As Forgotten Hits is looking back
-- as we all are -- at the Beatles' arrival in America 50 years ago, I think
it's interesting to see what the mainstream media, and others, considered their
most important trait: not their music, but their hair.
The Hartford (Conn.) Courant, where
I was a writer and editor from 1968 to 1995, certainly exemplified this in news
stories, letters, and editorials from early 1964.
From an Associated Press story of
February 8: "Britain's way out Beatles, equipped with rag mop hairdos and
guitars, invaded the colonies Friday. ... The Beatles collectively are sort of a
sheep-dog version of Elvis Presley."
Letter-writers to the newspaper
complained about "your front page picture of Ed Sullivan and his gallery of four
other freaks ... to inspire thousands pickle-headed female morons to slobber
over these refugees from barber shops and normal habitats."
The Courant itself opined: "They
apparently are likeable, harmless young men with ordinary singing voices, who
use the gimmick of haystack hairdos to attract attention. ... the bushy-haired
boys whose sex is not immediately apparent."
The idea that long hair equaled
femininity was mirrored in the 1965 song by the Barbarians (#55 on the Billboard
Hot 100) which argued, "With your long blond hair / You look like a girl ...
You're either a girl / Or you come from Liverpool." (By 1967, the Barbarians
refused to play this song in concert. I am attaching a photo I took in spring
1967 of Victor "Moulty" Moulton of the group; note the long hair).
It was quite a while before America
settled down to recognize that the most important thing about the Beatles was
not the length of their hair.
Without question, The Beatles' hair received every bit as much coverage as their music in the early days ... it was the butt of virtually EVERY comedian's joke ... and the focal point in every major newspaper and magazine. It was just something we had never seen before ... The Beatles had NO idea how great an impact this would have on world fashion the first time they combed it down in Moe Howard fashion! (lol) In hindsight this probably wasn't even a preconceived marketing ploy ... but boy, it sure worked! (Kids were even buying Beatles wigs!!! Check out this picture of FH Reader Mike Mertes, wearing his and strumming his brand new axe! lol)
Even the radio guys got in on the act. Most famously, here in Chicago, the WLS Jocks were all pictured on the Silver Dollar Survey with their Beatle hair-cuts ... hysterical because back then a couple of these guys were already losing their hair!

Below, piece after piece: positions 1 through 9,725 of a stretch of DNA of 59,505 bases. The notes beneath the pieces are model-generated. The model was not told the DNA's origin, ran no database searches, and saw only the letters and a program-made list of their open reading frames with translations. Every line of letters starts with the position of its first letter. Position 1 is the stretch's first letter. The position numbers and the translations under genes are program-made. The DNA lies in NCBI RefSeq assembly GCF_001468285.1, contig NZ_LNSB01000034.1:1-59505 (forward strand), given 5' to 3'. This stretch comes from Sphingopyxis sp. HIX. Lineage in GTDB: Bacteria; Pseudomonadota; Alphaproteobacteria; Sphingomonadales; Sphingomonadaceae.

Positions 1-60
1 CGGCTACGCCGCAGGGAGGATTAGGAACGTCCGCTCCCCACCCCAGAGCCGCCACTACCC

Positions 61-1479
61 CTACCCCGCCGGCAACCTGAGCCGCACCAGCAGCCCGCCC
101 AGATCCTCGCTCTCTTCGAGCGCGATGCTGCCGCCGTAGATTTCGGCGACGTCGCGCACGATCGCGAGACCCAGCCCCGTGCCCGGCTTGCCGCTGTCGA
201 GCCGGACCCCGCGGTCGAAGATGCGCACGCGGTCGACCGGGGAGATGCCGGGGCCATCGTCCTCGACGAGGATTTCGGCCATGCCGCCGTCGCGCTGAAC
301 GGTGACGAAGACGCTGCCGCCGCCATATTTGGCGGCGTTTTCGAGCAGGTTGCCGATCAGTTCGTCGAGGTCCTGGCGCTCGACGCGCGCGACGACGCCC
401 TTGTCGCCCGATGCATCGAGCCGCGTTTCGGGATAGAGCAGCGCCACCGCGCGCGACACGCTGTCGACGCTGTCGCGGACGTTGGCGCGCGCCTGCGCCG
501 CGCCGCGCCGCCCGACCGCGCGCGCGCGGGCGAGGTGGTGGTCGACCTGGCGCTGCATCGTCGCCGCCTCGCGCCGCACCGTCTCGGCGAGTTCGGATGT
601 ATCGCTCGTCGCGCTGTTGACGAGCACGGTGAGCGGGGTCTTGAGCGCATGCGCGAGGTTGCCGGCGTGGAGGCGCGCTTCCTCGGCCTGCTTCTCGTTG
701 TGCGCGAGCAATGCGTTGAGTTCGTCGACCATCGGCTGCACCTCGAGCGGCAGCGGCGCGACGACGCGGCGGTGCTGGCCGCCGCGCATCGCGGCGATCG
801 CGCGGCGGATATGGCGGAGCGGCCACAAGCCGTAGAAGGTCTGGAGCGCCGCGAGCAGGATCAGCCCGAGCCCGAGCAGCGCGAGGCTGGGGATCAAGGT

But, as I'm putting together our new Saturday Surveys feature, I found that our station wasn't the only one! Here's the K-Men in THEIR Beatle gear, too!
I've told this story several times over the years
... by the timing is probably most appropriate now.
Unlike apparently MANY teen (and pre-teens) in
January of 1964, I had absolutely NO clue who The Beatles were until they
appeared on The Ed Sullivan Show on February 9th. (I was only ten years old at
the time and hadn't even really discovered listening to the radio yet ...
although this, too would change, six months down the line.)
Anyway, Sunday Night we all sat down to watch The
Ed Sullivan Show together as a family (like families all over America did) ...
and we couldn't stop laughing at the way the girls in the audience screamed
while The Beatles sang. I didn't really know any of their songs yet ... but
thought they were pretty good.
The one who first caught my eye was George
Harrison ... several times during their performance, our family discussed how
much George looked like my Dad's Army Buddy Bud Baer ... except for the long
hair and all. In fact, when The Beatles appeared again the following week ...
and then again the week after that, we all kept laughing and teasing my dad
about his buddy Bud Baer being on TV. (We had been on camping trips together so
we knew Bud pretty well. When he stopped by to visit he couldn't believe that
we had been making fun of him for looking like one of those long-haired weirdos
The Beatles made such an impression on me that I
didn't even remember their name the next day ... but boy, EVERY girl in school
sure did ... that's ALL they were talking about. Even in fifth grade, the girls
were going ga-ga for The Beatles!
The Monday night after their first Sullivan